Friends and family have asked me why I don’t blog about food, since we cook all the time. I always laugh, because everything we make is basic, messy, and decidedly un-foodie. I couldn’t imagine anyone being interested in our family fun-time kitchen adventures. And, I don’t know how all the food bloggers take such gorgeous food photos: scrumptious, glossy closeups with those fuzzy professional edges. I’m not a food stylist, or a photographer. Also, I figured that branching off into recipes may be drifting too far off-topic.
But as the kids grow more independent, and start to make their own food choices (demands, really) I want them to make good choices. Healthy choices. At least, most of the time. And that’s very doctor-mother.
I see the consequences of poor food choices every day in my clinic. Hypertension, diabetes, high cholesterol, which leads to strokes, heart attacks, kidney failure, amputations, et cetera…. But I’ve found that even when we catch these medical issues early on, and it’s made clear that dietary changes can slow or even reverse the pathological process, we can’t get people to change the way they eat.
So many people eat what they grew up with. They may not have developed a comfort level with fruits and vegetables. That produce aisle can be intimidating, if you’ve rarely seen anyone make a homemade fresh salad, or stir-fry, or fruit dessert, never mind tasted one. I can’t tell you how many people I encounter in clinic who eat fast food every single day, sometimes more than one meal; that’s commonplace.
Now, our kids have no idea what McDonald’s, Burger King or… any of those places are, actually, but they will. Babyboy loves pizza and hot dogs and french fries…
So, when we go to the grocery, I let the kids pick out foods from the produce aisle. I let them buy crazy things, even if I’m not sure what we’ll do with them. Multicolored carrots, three varieties of pears, kumquats. Babyboy always, always picks out eggplant. He’s kind of obsessed with eggplant. Not that he eats it, but he so loves peeling it and chopping it and watching what I do with it. Hence, we eat alot of eggplant lasagna (my simplified version). He also grabs peppers and zucchini with regularity. Has he eaten those things? No. But he gets such a kick out of cooking them. In my mind, he’s developing a comfort level with vegetables.
Babygirl loves to choose brightly colored fruits, especially berries. Like Babyboy, she enjoys helping to cut everything up. We pull two kitchen chairs up to the counter, I give them plastic knives, and they get to work on soft kiwis, cantaloupe, strawberries, ripe pineapple. We’ll make a big fruit salad, and they both eat that. (Yes, major handwashing before food preparation. Still, I wouldn’t serve their creations to guests, unless very well-cooked…)
Today was my day to pick the kids up from school. So when I went solo to the grocery, I tried to think, what can we make after school that would get them excited? Lately, as we’ve been attacking potty-training, using miniature chocolate treats as rewards, all they’ve wanted is chocolate. But how to make chocolate healthy?
Well, dark chocolate is somewhat healthy… all those antioxidants. Research has shown that people who eat dark chocolate regularly have lower risks of strokes and blood clots (but don’t ask me to pull references from the literature right now…) And, it’s almost Valentine’s day. What’s more timely than chocolate-dipped strawberries? I’ve learned that chocolate bits melt so much easier if you add a bit of oil. How about coconut oil? All the health-nut rage these days. Voila:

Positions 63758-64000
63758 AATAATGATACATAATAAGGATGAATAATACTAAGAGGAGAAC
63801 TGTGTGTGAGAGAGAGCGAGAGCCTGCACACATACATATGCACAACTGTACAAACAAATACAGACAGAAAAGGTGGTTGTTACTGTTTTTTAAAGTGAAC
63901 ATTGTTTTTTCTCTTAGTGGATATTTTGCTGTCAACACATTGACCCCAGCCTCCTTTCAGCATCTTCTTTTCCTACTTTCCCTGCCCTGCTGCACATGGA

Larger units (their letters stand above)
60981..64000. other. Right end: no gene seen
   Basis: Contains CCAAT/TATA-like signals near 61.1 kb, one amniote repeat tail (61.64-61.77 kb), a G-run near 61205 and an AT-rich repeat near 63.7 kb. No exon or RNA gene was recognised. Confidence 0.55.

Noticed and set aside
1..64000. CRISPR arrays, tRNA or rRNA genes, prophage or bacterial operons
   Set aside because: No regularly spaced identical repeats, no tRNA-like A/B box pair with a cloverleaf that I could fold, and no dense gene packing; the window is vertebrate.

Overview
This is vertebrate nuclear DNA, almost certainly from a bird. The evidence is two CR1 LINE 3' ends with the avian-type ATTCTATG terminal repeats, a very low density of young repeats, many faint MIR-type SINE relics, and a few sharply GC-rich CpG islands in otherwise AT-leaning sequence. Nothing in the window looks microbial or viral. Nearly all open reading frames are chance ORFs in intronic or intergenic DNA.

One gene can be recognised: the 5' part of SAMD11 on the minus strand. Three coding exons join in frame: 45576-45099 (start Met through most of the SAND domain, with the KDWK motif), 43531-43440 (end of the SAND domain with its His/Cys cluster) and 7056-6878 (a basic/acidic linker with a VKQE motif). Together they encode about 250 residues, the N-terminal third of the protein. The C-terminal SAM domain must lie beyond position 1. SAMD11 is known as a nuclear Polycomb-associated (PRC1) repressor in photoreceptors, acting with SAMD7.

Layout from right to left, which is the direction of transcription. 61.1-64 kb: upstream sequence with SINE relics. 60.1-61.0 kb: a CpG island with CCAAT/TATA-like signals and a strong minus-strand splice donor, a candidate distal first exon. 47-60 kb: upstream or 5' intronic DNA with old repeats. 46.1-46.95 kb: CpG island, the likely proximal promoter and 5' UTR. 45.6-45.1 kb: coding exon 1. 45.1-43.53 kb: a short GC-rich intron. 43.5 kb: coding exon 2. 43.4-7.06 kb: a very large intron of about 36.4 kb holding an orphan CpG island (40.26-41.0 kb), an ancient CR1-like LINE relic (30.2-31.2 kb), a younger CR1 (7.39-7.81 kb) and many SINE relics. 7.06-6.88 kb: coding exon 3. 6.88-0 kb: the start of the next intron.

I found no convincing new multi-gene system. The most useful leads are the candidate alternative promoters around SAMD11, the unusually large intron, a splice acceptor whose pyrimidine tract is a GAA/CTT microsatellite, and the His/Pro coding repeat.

Dark Chocolate- Dipped Strawberries
1 1/2 cups dark chocolate chips (We used Ghirardelli, which are 60% cacao)
1 teaspoon virgin coconut oil
A package of large fresh strawberries, approximately 12
A microwave-proof glass bowl
wax or parchment paper
a baking sheet
Wash and thoroughly dry the berries. The chocolate sticks better when they’re very dry. I dumped the washed berries out onto a baking sheet, and the kids dried them with paper towels. We joked that the berries had just come out of the tub.
Do not remove the caps.
Let the kids pour the chocolate pieces into the bowl, and add the teaspoon of coconut oil (the oil is a solid until it’s heated).
Place the bowl in the microwave and heat on high for about 45 seconds. Remove and let someone stir. The only thing melted will be the oil. Microwave again for 30 seconds, and stir. Repeat maybe twice more, until pieces are all basically melted. If there’s only a few small chunks left, stir for a minute and see if they melt without any further microwaving. Chocolate burns very, very easily, and it tastes awful when it does.
Place a piece of wax or parchment paper on a baking sheet.
Let each kid gently grasp a berry by the green cap, and lower into the chocolate “bath”. You use the spoon to push chocolate up each berry until they are coated. Then each kid lifts their berry and lets excess chocolate drip off.
Have them place each berry onto the paper-covered baking sheet. Repeat for all the berries.
Place the baking sheet of berries in the fridge (or, as we did today, on the porch. It was 2 degrees today!)
Let the chocolate harden into a shell; this may take only a few minutes.
The berries can then be gently removed/peeled from the paper and stored in a tupperware for up to 2 days.
(The berry in the photo below that lost part of its chocolate shell was probably still wet.)
Enjoy your rich, decadent, beautiful, and yet virtuous dessert!